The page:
17 structures and nine product designs have been nominated for the Wood Awards 2020 shortlist. The independent judging panel visits all the shortlisted projects in person, making this a uniquely rigorous competition. An online exhibition of the shortlist was launched on 14 September during the London Design Festival. Established in 1971, the Wood Awards is the UK’s premier competition for excellence in architecture and product design in wood. The competition is free to enter and aims to encourage and promote outstanding timber design, craftsmanship and installation. The Awards are split into two main categories: Buildings and Furniture & Product.

Among the 'Buildings' entries is The Handlebar Cafe, a new community café and bike workshop created by a group of local teenagers supported by Hampshire charity SPUD. The building sits on a viaduct cycle and walking path and two train carriage-like elements are linked by a glass divide. A third small building houses a cycle workshop and a profiled Accoya cladding board roots the project within its isolated setting. Bespoke, laser-cut shutter panels, depicting cogs and wheels, link the site to the existing railway line and new cycle route.


Also shortlisted is Bumpers Oast, which is closely based on the traditional local oast houses used to dry hops as part of the beer-brewing process. Five shingle-clad towers create an extremely low-energy contemporary home. The proportions of the tower roundels were based on traditional oast geometries but stand slightly apart from one another, creating views inwards and outwards. Each oast contains private rooms, such as bedrooms and bathrooms.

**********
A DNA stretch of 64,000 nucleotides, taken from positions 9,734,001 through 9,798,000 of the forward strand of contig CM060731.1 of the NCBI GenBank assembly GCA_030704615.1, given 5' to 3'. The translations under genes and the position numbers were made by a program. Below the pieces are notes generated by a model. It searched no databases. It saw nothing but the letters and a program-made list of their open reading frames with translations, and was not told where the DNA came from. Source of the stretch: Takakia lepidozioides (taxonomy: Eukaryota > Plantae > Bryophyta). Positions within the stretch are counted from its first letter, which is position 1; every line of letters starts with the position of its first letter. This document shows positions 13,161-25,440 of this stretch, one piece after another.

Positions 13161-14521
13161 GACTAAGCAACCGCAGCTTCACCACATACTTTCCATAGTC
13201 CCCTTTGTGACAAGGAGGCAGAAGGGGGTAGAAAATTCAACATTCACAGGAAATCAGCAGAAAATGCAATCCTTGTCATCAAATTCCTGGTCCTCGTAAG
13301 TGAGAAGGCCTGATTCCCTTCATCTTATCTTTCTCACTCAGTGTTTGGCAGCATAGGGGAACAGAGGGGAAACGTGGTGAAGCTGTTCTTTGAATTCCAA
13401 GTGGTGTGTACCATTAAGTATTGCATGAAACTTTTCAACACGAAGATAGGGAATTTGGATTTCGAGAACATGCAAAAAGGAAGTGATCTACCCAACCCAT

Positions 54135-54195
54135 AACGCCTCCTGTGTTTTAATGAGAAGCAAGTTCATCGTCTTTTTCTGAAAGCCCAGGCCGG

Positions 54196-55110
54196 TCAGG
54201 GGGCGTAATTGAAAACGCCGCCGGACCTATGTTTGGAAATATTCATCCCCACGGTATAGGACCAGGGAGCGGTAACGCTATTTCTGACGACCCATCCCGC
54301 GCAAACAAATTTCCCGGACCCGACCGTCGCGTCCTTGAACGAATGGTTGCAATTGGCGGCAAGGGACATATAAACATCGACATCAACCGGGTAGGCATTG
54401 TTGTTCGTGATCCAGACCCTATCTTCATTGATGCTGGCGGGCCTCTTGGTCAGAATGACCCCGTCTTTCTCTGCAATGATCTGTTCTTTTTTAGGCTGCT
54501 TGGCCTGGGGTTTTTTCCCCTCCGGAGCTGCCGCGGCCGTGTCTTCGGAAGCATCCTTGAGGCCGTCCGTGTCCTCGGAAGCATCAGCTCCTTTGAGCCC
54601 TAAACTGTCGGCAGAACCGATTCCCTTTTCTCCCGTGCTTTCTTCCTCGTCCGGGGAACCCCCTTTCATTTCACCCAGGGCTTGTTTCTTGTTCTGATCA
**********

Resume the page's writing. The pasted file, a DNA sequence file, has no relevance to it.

In the 'Furniture' category, is 'Duo', a pair of deceptively delicate sofas designed for Alex Beard CBE, Chief Executive of The Royal Opera House. The seat and back are made from a solid timber frame and sit on a nook cut into the end frames secured by a metal dowel. The seats are upholstered in tan leather. 'The Beehave' also makes an appearance, as Sir Ian Blatchford commissioned Marlène Huissoud to create a beehive to feature in a new permanent gallery at the Science Museum focused on the future of agriculture. The piece was hand-carved and the red oak was then blackened using a scorching technique.


Also, in the 'Production Furniture' category is 'Barking Up The Wrong Log', which questions identity and disguises. Maker Charlotte Kingswood has a deep interest in deconstructed archetypes, as well as Jean Baudrillard’s concept of hyperreal and the inability to distinguish reality from a simulation of reality. 'Tenon Table' is also shortlisted and sees Designer Daniel Schofield taking a pragmatic approach to the design of this particular piece. Material is removed where it is not needed, leaving the base weighted and stable, which naturally creates the joint for the top. A combination of woodturning, CNC machinery and hand jointing were used to create each piece.

For further information on the Awards and entries, click here.